Clients mislead by 13 of Britain’s biggest banks and credit card insurer CPP have agreed a proposed reimbursement scheme, which means the estimated seven million customers should get a share of a $2 billion in compensation by the spring.
CPP said 98 percent of customers involved gave a green light to the scheme it proposed in late August, according to the Daily Mail.
This marked the second stage in resolving the mis-selling scandal that lasted from 2005 to 2011. The next and the last step would be approval by the High Court, with the first compensation payments expected in the spring.
Brent Escott, the CPP chief executive said: "A key priority is to achieve the best outcome for customers affected by the historical issues in the UK, business and customer approval for the scheme marks a further step forward in this process."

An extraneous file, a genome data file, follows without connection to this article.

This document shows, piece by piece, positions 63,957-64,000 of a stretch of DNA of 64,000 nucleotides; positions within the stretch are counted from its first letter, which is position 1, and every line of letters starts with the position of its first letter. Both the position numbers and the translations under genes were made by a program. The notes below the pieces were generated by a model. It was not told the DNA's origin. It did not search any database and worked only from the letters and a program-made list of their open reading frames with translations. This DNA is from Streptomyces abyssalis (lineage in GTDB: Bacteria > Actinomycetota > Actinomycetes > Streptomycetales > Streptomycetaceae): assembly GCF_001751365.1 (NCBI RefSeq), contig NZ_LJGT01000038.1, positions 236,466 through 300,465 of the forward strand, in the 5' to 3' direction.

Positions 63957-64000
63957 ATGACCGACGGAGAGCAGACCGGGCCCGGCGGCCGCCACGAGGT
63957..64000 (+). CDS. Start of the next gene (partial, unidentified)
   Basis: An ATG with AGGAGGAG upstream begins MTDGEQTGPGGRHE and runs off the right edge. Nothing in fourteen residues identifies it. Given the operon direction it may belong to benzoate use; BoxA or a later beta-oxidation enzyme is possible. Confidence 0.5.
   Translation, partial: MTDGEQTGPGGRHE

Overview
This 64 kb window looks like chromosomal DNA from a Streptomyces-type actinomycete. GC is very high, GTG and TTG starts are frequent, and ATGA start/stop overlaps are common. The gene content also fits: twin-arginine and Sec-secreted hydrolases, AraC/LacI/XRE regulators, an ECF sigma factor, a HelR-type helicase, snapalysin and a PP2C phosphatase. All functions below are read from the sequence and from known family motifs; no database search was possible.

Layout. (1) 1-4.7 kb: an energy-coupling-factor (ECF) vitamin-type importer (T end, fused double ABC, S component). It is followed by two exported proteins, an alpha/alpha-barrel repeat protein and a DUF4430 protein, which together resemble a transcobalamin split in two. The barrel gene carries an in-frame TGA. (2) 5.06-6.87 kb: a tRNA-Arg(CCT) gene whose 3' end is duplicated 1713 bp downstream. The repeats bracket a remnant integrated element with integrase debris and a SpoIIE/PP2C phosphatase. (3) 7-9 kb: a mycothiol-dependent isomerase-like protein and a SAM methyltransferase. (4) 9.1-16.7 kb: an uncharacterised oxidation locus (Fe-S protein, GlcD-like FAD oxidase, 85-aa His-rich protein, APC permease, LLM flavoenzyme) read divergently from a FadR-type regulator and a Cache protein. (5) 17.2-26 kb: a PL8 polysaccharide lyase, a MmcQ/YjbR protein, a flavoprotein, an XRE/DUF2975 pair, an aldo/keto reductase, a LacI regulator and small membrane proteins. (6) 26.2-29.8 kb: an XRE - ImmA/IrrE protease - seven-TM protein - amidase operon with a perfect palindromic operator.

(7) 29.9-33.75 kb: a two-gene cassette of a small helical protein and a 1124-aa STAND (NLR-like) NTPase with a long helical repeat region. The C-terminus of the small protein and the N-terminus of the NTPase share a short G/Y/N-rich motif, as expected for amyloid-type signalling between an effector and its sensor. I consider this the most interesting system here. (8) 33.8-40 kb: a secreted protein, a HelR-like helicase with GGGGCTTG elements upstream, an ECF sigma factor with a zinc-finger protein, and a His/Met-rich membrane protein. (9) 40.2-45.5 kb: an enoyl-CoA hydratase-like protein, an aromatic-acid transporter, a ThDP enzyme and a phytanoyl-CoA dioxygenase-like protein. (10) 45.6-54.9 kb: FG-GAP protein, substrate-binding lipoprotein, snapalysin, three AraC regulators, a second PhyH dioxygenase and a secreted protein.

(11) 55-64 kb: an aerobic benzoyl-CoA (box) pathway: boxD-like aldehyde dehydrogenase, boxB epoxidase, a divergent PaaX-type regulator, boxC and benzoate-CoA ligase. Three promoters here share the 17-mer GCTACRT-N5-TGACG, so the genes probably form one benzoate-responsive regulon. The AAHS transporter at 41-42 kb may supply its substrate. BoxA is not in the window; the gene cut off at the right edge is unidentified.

The insurance company CPP Group is accused of ‘greatly exaggerating’ the risk of identity theft in order to sell coverage customers didn’t actually need through high street banks.
Once the scheme is finalized, eligible customers will be sent a form to apply for compensation of up to $500. CPP contracts cost up to $130 a year.
In November 2012 CPP was fined $17 million after regulators ruled it had given misleading and unclear information about credit card and identity theft insurance. It was the largest retail fine ever charged by Financial Services Authority.
The insurance company has set aside around $110 million in order to pay for compensation claims, the rest will be paid by banks or card issuers.